Blighted Gorge, on the other hand, feels like filler. In the red-based Eldrazi decks, a six-mana Shock feels pretty anemic. Still playable, this would be the colorless land you turn to when you’ve got room for one more and want to try it out, or your testing shows you’re sometimes coming up one to four damage short of winning end-games, and you need a tiny push.
Blighted Steppe is actually an interesting case. If you’re playing an Eldrazi Scion-heavy build, Blighted Steppe could actually be a very reasonable card to include in your deck if you’re occasionally struggling to stay alive. It seems pretty reasonable to take a turn or part of a turn off from casting other things to gain, say, ten life. If you’re often racing a certain Archangel, maybe this card could work for you.
Blighted Woodland is a weird one. Effectively taking you from five to six mana (to seven if you make your land drop), I would call this one a big maybe in a deck running World Breaker. To me, this feels much more like a card that might see play in a U/G deck without any Eldrazi than in an Eldrazi deck.
To my mind, these are the cards you’re really getting the most unusual effects from, quite similar to the Blighted cards above in their versatility.
Mirrorpool is the oddest of the cards. In many ways, you’re most likely to be making use of this card as a six-mana ability, copying something absurd on the battlefield, but it can be pretty awesome in other ways too. I’m picturing Roast getting doubled or Spatial Contortion, or even a sideboard card like, say, Negate in an odd counter-fight. The requirement for a second colorless mana on top of it makes it harder to use, but it’s still quite potent.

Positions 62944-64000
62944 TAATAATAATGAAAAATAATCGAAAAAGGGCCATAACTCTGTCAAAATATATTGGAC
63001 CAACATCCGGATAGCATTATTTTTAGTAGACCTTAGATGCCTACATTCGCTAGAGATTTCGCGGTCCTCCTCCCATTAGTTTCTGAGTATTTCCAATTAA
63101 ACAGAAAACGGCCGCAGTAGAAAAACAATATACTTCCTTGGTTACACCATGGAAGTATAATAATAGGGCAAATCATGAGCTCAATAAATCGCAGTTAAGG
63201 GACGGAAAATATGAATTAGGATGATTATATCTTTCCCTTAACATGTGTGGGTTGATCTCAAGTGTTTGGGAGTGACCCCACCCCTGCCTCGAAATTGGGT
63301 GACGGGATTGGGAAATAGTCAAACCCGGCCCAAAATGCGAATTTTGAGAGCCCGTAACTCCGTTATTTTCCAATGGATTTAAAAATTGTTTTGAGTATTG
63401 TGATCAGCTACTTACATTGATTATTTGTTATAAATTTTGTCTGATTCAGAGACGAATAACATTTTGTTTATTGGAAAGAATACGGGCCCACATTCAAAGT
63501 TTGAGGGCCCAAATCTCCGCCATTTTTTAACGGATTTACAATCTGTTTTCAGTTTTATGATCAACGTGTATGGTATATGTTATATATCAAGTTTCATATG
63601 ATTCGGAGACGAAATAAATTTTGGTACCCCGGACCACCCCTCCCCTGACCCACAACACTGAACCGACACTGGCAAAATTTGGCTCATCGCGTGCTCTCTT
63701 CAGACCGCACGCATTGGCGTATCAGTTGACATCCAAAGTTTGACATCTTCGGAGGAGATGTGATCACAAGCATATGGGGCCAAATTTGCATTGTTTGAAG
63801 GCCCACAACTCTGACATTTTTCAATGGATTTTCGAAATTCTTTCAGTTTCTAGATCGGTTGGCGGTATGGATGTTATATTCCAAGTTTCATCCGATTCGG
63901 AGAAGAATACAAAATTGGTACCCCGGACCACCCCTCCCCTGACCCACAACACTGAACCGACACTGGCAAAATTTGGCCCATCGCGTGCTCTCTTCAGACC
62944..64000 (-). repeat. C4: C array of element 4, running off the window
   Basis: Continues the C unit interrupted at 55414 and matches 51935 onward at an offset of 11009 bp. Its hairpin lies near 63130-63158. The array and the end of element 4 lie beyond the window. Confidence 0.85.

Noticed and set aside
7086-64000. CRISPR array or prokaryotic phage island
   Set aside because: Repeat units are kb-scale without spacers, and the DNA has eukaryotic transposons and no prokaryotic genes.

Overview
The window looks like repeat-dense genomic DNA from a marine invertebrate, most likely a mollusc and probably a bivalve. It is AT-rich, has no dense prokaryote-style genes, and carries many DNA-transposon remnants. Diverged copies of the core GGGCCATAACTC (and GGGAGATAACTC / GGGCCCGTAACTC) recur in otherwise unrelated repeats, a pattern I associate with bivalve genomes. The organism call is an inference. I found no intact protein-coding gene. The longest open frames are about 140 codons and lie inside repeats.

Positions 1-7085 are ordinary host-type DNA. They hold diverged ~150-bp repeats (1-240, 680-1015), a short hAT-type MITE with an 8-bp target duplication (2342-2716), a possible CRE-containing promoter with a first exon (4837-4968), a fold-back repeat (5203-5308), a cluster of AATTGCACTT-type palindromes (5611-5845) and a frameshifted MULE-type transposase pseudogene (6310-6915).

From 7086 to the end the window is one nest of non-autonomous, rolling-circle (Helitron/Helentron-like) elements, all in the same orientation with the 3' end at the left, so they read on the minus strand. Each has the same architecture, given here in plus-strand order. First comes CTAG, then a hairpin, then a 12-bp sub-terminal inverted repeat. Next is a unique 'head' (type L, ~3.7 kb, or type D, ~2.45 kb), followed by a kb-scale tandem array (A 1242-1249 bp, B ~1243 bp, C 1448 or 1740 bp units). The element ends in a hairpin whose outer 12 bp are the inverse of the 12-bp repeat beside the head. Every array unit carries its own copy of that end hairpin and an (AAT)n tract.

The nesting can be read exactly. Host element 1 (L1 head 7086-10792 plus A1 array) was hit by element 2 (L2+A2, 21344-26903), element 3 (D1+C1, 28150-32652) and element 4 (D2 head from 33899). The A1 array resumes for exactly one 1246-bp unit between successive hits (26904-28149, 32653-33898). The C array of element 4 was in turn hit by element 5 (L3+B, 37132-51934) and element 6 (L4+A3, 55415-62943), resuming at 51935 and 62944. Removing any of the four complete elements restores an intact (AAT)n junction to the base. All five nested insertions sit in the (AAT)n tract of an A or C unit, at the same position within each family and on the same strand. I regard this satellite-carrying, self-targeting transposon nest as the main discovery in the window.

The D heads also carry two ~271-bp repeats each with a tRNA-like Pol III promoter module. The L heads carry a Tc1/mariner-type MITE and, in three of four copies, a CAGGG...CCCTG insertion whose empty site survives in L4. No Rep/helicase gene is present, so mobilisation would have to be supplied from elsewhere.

Rogue’s Passage is a completely underutilized land. I’ve had this card in several decks, particularly decks that do most of their work in the attack phase, to great success. It’s often true about Eldrazi lists that even the most aggressive builds are still midrange-aggro decks, and they live and die on the battlefield. When you’re running Rogue’s Passage, you don’t get around removal, but Eldrazi are already pretty solid about handling removal.
Ruins of Oran-Rief is actually a card that I think is going to get far more use in the next season. Archangel Avacyn is clearly going to be a huge card, and being able to make a card like Reality Smasher or Vile Aggregate into six toughness is going to matter. Even making Thought-Knot Seer into a 5/5 is going to matter, since oftentimes an Angel will be cast in response to it, and it is all that more unlikely for it to get ambushed a la Simian Grunt.
Sea Gate Wreckage is a card that is likely the go-to for a number of decks that are more built for aggression but don’t want to run out of steam. When you’re working at emptying your hand, Sea Gate Wreckage drawing a card now and again can be incredible. Interestingly, in some ways it is likely to lose a fight with Blighted Cataract for space in decks already running blue; the loss of a land for Cataract is in competition with a need for an empty hand and an extra colorless. The reason it isn’t just a pure slam dunk for Sea Gate Wreckage in those decks is that, if you’re running reactive blue sideboard cards, you might not have an empty hand when you need it to take advantage of Sea Gate Wreckage.
I expect these are the true recipients of the attention for most players. Turning lands into creatures is pretty great.